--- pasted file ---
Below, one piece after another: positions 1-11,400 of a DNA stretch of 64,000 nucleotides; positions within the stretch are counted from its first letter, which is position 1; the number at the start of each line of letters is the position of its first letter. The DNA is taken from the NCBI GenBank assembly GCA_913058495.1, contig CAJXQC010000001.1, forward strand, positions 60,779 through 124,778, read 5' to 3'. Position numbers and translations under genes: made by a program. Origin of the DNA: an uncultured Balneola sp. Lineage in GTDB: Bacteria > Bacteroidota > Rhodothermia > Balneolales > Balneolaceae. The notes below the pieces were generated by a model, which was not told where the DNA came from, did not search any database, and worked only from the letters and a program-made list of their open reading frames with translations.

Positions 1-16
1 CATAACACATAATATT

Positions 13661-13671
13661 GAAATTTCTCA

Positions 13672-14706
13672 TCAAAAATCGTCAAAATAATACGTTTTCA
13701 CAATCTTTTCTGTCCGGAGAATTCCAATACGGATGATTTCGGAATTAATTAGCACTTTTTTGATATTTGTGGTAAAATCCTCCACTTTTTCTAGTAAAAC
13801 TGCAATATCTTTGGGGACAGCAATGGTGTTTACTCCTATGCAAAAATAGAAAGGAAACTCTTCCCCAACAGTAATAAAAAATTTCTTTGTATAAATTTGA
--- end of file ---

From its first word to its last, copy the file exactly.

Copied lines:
Below, one piece after another: positions 1-11,400 of a DNA stretch of 64,000 nucleotides; positions within the stretch are counted from its first letter, which is position 1; the number at the start of each line of letters is the position of its first letter. The DNA is taken from the NCBI GenBank assembly GCA_913058495.1, contig CAJXQC010000001.1, forward strand, positions 60,779 through 124,778, read 5' to 3'. Position numbers and translations under genes: made by a program. Origin of the DNA: an uncultured Balneola sp. Lineage in GTDB: Bacteria > Bacteroidota > Rhodothermia > Balneolales > Balneolaceae. The notes below the pieces were generated by a model, which was not told where the DNA came from, did not search any database, and worked only from the letters and a program-made list of their open reading frames with translations.

Positions 1-16
1 CATAACACATAATATT

Positions 13661-13671
13661 GAAATTTCTCA

Positions 13672-14706
13672 TCAAAAATCGTCAAAATAATACGTTTTCA
13701 CAATCTTTTCTGTCCGGAGAATTCCAATACGGATGATTTCGGAATTAATTAGCACTTTTTTGATATTTGTGGTAAAATCCTCCACTTTTTCTAGTAAAAC
13801 TGCAATATCTTTGGGGACAGCAATGGTGTTTACTCCTATGCAAAAATAGAAAGGAAACTCTTCCCCAACAGTAATAAAAAATTTCTTTGTATAAATTTGA